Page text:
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Harald (2006)

by David D. Friedman

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936212,262 (3.2)2
David D. Friedman has a deep knowledge of medieval history which brings the world of 'Harald' to living, breathing life.



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Showing 1-5 of 6 (next | show all)
I really thought I had put Harald in LT and reviewed it before - I guess I read it before I started reviewing everything. A good if weird story. There are quite a few points where I read a sentence, stop, try to figure out what the heck _that_ means...Harald and his various descendents tend to say things in ellipses, especially when making plans. The first two books are James being stupid and getting his nose rubbed in it. Then the second war, in which Harald and Cara are almost as careful of the enemy as they were in the civil war - the aim is, for some reason, again to immobilize rather than to slaughter. Leaves the Imperials with more men than otherwise, but none of those men are going to be interested in going against the Karls or the Vales again. The third war is pretty much the same, too, though they're less careful that time. I like the names - I get as confused as Kiron about personal names (especially the assorted Henrys), and the fact that most of them seem to be related to Harald doesn't help. But things like what the different groups call each other - from Karls to leatherbacks - make the world very solid and fleshed-out. Harald's a sneaky bastard and his kids are all turning out the same - I'd hate to want anything he was defending or be defending anything he wanted. The last scene leaves room for another book, though it would (probably) only be more of the same - different in detail, of course, but not at base. Oh and one of the other reviews complains about Harald's (and others') dialog - telegraphic sentences. That made me notice them as I don't think I had before. But it's funny - I know the author and while he doesn't talk like that normally, when he gets into a story his sentences become distinctly choppy. I can just see him sitting there telling the tale... ( )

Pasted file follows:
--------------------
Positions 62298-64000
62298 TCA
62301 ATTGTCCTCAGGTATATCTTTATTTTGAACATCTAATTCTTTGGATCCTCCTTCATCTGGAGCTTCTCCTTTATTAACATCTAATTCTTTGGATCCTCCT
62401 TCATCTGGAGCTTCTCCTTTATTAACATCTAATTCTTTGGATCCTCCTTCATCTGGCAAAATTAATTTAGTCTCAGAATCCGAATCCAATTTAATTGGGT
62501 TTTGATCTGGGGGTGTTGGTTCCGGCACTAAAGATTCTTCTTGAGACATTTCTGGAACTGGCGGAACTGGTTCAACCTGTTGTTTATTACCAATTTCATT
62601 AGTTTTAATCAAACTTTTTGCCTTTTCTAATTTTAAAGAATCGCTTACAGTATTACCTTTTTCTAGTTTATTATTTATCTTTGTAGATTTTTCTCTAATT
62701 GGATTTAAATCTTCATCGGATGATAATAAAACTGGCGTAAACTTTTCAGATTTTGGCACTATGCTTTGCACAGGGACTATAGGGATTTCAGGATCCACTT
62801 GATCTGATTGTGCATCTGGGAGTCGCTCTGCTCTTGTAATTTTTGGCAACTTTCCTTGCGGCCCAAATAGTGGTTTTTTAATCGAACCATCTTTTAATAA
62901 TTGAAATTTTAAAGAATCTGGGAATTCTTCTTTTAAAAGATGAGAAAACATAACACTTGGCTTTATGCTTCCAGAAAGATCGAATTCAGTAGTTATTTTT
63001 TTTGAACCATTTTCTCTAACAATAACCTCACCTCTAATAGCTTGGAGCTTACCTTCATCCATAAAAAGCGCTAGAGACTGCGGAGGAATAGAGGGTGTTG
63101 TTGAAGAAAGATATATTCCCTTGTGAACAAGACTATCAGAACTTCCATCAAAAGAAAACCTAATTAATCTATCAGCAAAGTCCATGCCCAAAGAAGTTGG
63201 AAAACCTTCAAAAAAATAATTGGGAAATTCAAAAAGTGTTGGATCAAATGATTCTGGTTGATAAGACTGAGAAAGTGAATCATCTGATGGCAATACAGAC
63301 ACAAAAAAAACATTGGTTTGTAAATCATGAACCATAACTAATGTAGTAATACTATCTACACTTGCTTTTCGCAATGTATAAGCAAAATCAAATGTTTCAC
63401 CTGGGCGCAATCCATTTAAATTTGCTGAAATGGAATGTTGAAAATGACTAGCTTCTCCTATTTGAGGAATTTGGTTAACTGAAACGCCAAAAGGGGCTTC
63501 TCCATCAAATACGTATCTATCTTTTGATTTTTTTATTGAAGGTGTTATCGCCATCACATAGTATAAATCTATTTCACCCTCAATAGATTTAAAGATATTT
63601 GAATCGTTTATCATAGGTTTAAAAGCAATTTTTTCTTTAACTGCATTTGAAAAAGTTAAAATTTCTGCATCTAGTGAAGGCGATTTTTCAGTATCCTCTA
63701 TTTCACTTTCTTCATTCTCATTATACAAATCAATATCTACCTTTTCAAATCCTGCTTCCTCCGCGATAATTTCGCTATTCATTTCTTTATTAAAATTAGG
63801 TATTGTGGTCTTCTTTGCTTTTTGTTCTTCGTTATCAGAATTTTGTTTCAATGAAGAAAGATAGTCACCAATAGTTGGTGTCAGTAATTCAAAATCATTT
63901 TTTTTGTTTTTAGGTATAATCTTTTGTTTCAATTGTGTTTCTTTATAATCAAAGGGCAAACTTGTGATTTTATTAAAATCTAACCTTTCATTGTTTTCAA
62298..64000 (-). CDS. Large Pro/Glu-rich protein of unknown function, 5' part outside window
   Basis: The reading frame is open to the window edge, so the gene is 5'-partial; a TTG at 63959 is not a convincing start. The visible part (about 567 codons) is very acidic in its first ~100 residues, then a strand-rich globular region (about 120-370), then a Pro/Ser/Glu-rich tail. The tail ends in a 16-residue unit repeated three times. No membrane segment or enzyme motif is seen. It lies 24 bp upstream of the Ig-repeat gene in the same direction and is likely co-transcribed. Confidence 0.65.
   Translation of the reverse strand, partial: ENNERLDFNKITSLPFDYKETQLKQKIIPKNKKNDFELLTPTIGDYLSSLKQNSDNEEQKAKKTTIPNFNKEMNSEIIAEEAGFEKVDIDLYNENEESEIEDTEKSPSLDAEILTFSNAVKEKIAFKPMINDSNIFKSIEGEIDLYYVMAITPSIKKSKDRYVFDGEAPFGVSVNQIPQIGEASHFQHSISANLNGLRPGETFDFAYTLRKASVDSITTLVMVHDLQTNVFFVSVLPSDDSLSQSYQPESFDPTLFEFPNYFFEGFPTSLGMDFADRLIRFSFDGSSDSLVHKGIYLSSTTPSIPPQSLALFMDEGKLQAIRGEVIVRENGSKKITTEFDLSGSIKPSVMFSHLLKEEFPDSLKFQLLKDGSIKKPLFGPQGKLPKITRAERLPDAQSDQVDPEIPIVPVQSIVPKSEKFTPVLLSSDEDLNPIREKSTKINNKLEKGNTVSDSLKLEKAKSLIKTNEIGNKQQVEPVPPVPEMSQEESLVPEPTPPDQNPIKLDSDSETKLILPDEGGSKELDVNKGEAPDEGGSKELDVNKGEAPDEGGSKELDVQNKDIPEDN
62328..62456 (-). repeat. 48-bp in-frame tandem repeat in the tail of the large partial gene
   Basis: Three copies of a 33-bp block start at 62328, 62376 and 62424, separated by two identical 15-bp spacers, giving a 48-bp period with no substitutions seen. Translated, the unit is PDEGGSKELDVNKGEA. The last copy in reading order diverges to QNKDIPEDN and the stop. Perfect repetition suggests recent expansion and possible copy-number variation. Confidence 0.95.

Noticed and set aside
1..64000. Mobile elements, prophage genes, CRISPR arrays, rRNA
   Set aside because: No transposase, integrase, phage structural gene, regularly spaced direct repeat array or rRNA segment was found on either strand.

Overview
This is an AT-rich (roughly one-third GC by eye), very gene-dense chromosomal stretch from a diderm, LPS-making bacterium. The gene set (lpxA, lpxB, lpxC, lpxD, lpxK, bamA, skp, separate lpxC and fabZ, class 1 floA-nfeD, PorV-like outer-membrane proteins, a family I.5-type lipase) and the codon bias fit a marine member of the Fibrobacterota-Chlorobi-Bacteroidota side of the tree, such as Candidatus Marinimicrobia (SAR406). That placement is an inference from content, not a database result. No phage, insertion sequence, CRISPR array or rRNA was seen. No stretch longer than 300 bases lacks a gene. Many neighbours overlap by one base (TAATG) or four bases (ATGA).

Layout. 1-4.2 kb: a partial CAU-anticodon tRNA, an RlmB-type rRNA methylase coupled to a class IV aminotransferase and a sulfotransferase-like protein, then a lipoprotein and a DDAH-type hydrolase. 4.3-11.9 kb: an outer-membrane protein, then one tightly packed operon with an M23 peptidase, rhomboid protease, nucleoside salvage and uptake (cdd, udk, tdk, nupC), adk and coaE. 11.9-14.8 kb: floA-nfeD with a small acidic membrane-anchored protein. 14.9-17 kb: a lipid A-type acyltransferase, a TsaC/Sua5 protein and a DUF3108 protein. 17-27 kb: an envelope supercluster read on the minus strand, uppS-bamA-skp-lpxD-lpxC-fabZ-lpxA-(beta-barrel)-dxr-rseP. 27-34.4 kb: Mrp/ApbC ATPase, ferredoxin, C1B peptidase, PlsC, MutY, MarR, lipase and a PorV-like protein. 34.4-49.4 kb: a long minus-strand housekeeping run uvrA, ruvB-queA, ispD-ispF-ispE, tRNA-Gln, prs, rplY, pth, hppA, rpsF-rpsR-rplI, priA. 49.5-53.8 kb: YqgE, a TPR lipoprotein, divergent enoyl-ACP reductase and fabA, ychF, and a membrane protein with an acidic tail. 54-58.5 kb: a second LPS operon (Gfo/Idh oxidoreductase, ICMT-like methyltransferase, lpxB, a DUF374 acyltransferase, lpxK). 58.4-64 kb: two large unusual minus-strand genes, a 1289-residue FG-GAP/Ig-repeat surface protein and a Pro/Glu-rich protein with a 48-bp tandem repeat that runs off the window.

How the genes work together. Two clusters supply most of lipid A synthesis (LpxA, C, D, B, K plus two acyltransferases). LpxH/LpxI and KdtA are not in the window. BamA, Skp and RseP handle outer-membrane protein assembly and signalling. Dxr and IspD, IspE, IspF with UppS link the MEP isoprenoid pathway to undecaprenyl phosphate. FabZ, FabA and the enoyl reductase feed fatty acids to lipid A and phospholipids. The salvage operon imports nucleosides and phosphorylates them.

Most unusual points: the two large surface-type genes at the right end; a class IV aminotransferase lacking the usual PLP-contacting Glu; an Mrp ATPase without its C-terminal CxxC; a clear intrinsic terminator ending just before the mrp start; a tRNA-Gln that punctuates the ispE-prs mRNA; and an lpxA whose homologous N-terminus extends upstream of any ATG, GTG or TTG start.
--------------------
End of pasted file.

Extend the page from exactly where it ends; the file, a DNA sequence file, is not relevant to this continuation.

jjmcgaffey | Jun 13, 2010 |
This story is told largely in noun phrases and sentence fragments, and as such reads something like a movie being described - pictures, but one is unsure sometimes of who the actor is, and what the action. The elliptical sentences are echoed in sometimes elliptical plot elements, wherein this reader occasionally wondered what was really supposed to be happening. We also never get inside anyone's head - the story is told purely by observation.

The story takes place in a made-up medieval land, where there is a King, an Emperor, a leader of men, and an Order of fighting Ladies that somehow feel like Crusaders (since they are of a fighting Order). We follow Harald most of the time, but do not know what he plans, or what his goals might be. The book provides a good feel for the medieval passage of time - that is, one recovering from a wound is stuck someplace for awhile. He earns his keep by helping with chores, and with stories told. But he keeps his own council, and we do not know what he intends.

An unusually told medieval-style tale. Parts are excellent, but the extravagent use of sentence fragments makes me welcome a complete sentence where it occurs. And much of the time I was on the ragged edge of understanding what was happening. ( )
  EowynA | Jul 21, 2008 |
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